Number of States 0 10 20 30 40 50 Have performed repairs Have PT structures 23 44 Figure 9. States with post-tensioned bridge structures and with repair experience. N um be r o f S ta te s Have in Inventory Have Performed Repairs Figure 10. Post-tensioned structures, by type.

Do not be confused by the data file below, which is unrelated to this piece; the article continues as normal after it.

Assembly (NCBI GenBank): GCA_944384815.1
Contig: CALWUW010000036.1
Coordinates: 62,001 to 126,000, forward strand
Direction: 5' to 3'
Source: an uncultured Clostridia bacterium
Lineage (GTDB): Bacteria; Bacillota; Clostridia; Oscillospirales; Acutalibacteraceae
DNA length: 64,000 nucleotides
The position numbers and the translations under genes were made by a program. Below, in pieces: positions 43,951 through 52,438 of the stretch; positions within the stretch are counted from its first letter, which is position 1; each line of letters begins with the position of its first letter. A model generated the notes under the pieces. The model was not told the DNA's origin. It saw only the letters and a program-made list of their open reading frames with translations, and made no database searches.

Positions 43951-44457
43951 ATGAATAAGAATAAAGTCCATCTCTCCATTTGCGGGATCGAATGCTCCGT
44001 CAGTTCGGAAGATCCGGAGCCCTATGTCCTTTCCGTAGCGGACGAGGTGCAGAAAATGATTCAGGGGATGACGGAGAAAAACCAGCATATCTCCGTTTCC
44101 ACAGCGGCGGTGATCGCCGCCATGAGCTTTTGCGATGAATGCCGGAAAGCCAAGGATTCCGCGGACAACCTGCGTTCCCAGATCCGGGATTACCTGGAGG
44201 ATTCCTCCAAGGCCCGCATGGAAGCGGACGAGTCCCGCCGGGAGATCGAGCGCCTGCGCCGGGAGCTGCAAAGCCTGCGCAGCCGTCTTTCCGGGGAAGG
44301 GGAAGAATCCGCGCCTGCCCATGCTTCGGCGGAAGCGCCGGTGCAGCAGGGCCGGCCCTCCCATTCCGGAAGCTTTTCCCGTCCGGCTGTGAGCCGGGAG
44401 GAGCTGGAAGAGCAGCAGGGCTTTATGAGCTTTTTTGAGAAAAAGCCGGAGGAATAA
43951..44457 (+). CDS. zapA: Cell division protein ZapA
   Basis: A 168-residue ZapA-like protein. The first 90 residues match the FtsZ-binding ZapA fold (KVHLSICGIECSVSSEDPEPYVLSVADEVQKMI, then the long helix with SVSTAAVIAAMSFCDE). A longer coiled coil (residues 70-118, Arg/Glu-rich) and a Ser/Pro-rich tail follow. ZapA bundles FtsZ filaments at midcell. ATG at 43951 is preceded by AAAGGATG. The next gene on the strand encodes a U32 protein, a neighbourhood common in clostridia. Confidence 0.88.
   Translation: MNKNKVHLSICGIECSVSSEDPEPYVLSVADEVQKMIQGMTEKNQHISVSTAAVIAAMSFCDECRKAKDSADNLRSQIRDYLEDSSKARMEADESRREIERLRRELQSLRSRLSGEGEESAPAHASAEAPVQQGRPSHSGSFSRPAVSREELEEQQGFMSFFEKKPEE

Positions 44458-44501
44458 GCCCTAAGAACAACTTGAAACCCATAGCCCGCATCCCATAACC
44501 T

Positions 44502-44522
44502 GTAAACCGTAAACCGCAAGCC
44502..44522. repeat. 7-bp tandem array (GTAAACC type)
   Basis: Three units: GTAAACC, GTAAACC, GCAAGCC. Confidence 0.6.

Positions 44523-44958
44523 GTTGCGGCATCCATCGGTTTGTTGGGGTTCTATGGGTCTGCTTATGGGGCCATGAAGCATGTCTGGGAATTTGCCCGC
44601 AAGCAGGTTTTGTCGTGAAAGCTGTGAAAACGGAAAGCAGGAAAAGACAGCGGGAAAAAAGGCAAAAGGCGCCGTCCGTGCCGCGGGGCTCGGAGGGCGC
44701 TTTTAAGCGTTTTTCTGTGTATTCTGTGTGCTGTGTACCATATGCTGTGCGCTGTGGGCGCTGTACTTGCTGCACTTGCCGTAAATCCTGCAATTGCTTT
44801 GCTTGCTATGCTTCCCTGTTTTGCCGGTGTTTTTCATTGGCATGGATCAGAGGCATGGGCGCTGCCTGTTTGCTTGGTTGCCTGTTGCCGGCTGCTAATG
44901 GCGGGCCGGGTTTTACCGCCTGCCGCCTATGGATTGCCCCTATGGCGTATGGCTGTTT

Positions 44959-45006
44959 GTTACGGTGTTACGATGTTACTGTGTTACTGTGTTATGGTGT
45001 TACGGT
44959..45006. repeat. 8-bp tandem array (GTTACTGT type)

30 Repair and Maintenance of Post-Tensioned Concrete Bridges States have performed repairs on every type of PT structure (see Figure 10). Adjacent pre- cast box-girder structures were not covered by the survey; the reader is referred to NCHRP Synthesis 393 for information on this topic (Russell 2009). Design and Construction A series of questions in the survey were aimed at identifying efforts by state agencies to ensure current, up-to-date practices during construction and design. These included questions related to agencies’ PT-specific specifications (if any), the inclusion of protection levels in design approach, and quality control/assurance practices during construction. In general, a uniformity in approach is not apparent, with a variety of guidance documents referred to, certification programs specified, and quality control/assurance and design approaches used. This is not surprising, given the wide range of PT experience from state to state (see Figure 11), with some states having nearly 3,000 PT structures (California) and others having five or fewer (Delaware, New York, Rhode Island, South Carolina). Agencies were asked to specify reference documents used in developing their specifications. In general, state specifications are informed from guidance documents such as the PTI/ASBI M50 Guide Specification for Grouted Post-Tensioning, the PTI M55 Specification for Grout- ing of Post-Tensioned Structures, and the AASHTO-LRFD Bridge Construction Specification. A notable number of state DOT agencies are modeling their post-tensioning practices on specifications and actions from key states, most often Florida (referred to by seven states: Alaska, Louisiana, Minnesota, New Hampshire, Ohio, Oklahoma, and South Carolina) and California Number of PT Structures N um be r o f S ta te s 0 4 8 12 16 0 Over 500 6 15 14 4 5 4 1 1-10 11-50 51-100 101-200 201-500 Figure 11. Quantity of PT structures in inventory.